devices on the projector for producing two.
images moving simultaneously upon a screen said images being in juxtaposition to each other and produced in complementary colors, and color filters throu h which the images are-viewed by the patient. 0
9. An optical exerciser of the kind described comprising a support, a movable projector mounted thereon, means for moving the projector in a plurality of directions and paths, devices associated with the projector .to produce two images moving simultaneoussaidhead and mounted for tiltable adjustment with respect thereto, a spider reciprocably mounted on said head and connected with one end of said tube, a throwout mechanism operatively connecting said head and shaft, and means operatively connecting said shaft with said spider whereby to reciprocate said tube, said last-named means and said throw-out mechanism being adapted for operation during movement of the tube to automatically change the relative position and direction of movement of the tube.
11. An optical exerciser of the kind described comprising a standard, a shaft rotatable thereon, means for actuating said shaft, a head rotatably mounted on said standard, a projection tube pivoted on said tube, means operatively connecting said tube with said shaft to normally impart a reciprocatory motion to said tube, and means for adjusting said tube upon its pivot during rotation of said head, said head having rotational movement independent of the motion imparted to it by said shaft whereby the direction of movement of said tube may be altered during operation of the apparatus.
12. An optical exerciser of the kind described comprisingmeans for producing two relatively movable juxtapositioned images before t e patients eyes, filters of complementary colors through which the images are viewed, and means for illuminating the images in complementary colors.
13. An optical exerciser of the kind described comprising means for producing two juxtapositioned images before the patients,
. operation durin eyes, filters of complementary colorsthrough which the images are viewed, meansfor illuminating the images in complementary colors, and devices for causing simultaneous movement of the images in predetermined paths.
14. An optical exerciser of the kind dcscribed comprising a standard, a shaftrro tatable thereon, means for actuating said shaft, a head, a projection tube supported by said head and mounted for tiltable adjustment with respectthereto, a spider reciprocably mounted on said head and having operative connection with said tube, a throw-out mechanism operatively connecting said head and shaft, and means operatively connecting said shaft and spider whereby to reciprocate said tube, said last-named means and said throw-out mechanism being adapted for movement of the tube to automatically 0 ange the relative position and direction of movement of the tube.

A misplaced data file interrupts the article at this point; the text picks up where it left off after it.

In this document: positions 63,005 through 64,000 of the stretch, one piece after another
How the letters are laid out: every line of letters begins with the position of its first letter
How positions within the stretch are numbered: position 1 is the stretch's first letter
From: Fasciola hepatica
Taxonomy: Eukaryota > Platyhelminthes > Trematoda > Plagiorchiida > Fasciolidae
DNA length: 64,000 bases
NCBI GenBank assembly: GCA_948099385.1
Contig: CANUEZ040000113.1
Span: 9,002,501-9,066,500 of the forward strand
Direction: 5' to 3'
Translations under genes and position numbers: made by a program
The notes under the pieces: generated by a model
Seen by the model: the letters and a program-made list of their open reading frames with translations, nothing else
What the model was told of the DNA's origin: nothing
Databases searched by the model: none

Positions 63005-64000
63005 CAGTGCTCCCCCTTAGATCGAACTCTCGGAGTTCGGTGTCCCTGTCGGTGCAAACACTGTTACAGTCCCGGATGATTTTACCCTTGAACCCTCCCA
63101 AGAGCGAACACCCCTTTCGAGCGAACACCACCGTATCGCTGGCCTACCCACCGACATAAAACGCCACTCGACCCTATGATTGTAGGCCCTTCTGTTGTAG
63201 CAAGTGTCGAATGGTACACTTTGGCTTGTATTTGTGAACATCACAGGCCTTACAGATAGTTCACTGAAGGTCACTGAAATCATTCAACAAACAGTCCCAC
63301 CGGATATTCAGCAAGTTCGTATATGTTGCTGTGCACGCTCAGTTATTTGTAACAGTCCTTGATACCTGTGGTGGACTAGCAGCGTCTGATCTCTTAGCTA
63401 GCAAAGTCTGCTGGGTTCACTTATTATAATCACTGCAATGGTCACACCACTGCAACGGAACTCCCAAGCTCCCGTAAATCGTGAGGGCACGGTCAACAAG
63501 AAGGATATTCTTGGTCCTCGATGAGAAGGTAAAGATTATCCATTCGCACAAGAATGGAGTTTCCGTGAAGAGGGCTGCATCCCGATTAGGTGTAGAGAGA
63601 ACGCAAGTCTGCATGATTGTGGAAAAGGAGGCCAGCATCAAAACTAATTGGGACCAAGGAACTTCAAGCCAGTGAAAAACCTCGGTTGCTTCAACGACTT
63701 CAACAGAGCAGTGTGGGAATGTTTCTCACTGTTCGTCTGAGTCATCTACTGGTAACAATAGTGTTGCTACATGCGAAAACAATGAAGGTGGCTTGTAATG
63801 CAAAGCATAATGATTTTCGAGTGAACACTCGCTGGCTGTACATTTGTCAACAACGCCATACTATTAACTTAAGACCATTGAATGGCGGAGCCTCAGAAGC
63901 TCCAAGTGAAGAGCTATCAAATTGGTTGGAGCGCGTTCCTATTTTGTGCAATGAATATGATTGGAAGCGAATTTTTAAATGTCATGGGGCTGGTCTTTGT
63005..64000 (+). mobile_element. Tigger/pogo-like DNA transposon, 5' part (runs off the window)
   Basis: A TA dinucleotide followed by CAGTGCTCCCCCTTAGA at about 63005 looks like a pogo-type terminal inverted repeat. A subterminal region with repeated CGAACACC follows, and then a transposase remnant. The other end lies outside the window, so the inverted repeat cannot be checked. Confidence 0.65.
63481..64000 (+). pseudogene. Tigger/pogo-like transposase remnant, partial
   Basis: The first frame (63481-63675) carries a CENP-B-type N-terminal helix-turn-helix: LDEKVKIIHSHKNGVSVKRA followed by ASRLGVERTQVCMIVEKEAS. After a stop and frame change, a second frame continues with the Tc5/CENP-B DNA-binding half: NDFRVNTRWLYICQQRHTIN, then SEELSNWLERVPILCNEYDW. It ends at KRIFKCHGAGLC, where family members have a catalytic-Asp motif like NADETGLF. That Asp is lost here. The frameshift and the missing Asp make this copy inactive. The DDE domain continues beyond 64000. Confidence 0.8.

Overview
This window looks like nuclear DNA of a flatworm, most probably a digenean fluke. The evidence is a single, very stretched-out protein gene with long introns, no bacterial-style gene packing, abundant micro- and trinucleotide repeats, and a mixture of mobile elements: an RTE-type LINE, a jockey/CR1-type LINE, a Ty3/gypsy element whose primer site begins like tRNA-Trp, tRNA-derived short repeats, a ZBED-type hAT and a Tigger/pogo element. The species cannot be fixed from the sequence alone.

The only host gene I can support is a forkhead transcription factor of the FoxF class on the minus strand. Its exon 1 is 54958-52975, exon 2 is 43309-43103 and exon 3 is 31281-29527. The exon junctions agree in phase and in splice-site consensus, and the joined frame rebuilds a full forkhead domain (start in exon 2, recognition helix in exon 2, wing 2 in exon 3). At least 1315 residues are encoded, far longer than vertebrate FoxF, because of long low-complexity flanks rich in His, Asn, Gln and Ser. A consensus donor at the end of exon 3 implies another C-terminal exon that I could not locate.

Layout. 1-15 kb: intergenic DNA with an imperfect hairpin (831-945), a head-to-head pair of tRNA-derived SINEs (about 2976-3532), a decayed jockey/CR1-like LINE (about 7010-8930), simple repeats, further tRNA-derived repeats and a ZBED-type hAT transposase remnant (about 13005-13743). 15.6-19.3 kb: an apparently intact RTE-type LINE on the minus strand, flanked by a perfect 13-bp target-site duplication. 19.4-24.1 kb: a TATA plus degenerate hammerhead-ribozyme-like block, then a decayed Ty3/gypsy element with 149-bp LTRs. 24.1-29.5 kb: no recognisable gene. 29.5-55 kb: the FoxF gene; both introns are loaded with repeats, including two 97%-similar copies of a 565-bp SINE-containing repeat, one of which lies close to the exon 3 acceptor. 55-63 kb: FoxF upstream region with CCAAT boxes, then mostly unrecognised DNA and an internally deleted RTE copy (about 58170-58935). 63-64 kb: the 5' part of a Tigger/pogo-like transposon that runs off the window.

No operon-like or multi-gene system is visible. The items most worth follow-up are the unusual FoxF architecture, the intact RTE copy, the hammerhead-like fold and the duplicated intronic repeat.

15. A method which consists in projecting upon a screen two images of identical shape and of complementary colors, and bodily moving said images on the screen in either fixed or changing mutual relation, while viewing said images through disassociating lenses, one for each eye, of such color that each obscures one image while leaving the other visible, whereby each eye tends to follow independently of the other the image visible to it.
16. A method comprising simultaneously projecting two images of differing colors upon a screen, rendering one of said images invisible to the right eye and the other inand moving such images into apparent alignment, whereby each eye tends to follow independently of the other the image visible to it.
18. An optical exercising apparatus comarisin in combination a means for the si-' multaneous projection upon a screen of two identical images in complementary colors, means for selectively moving said images upon the screen in either fixed or changing mutual relation, and light screens adjacent the eyes of a patient todisassociate said images, whereby binocular fixation is inhibited.
19. An eye exercising apparatus, comprising in combination, a projector, a source of light therein, a lens system for throwing two images upon a screen and adapted for moving said images to different positions thereon, color filters adjacent said lens system wherebyeach of said images will appear in a different color, and a pair of color filters, which are each complementary to one of said image colors, whereby said images will be disassociated and will appear to the patient in unreal positions upon the screen, and graduations upon said projector adapted to measure the difference between said unreal positions and the actual positions of 'said images on the screen.
20. An optical apparatus comprising, in combination, an apparatus for projecting one red and one green image upon a screen, means for rendering the red image invisible to one eye of a patient and the green image invisible to the other eye, means for moving said images upon said screen into a predetermined apparent position as seen by the patient, and means on the projector for measuring the actual displacement of said images from said apparent position.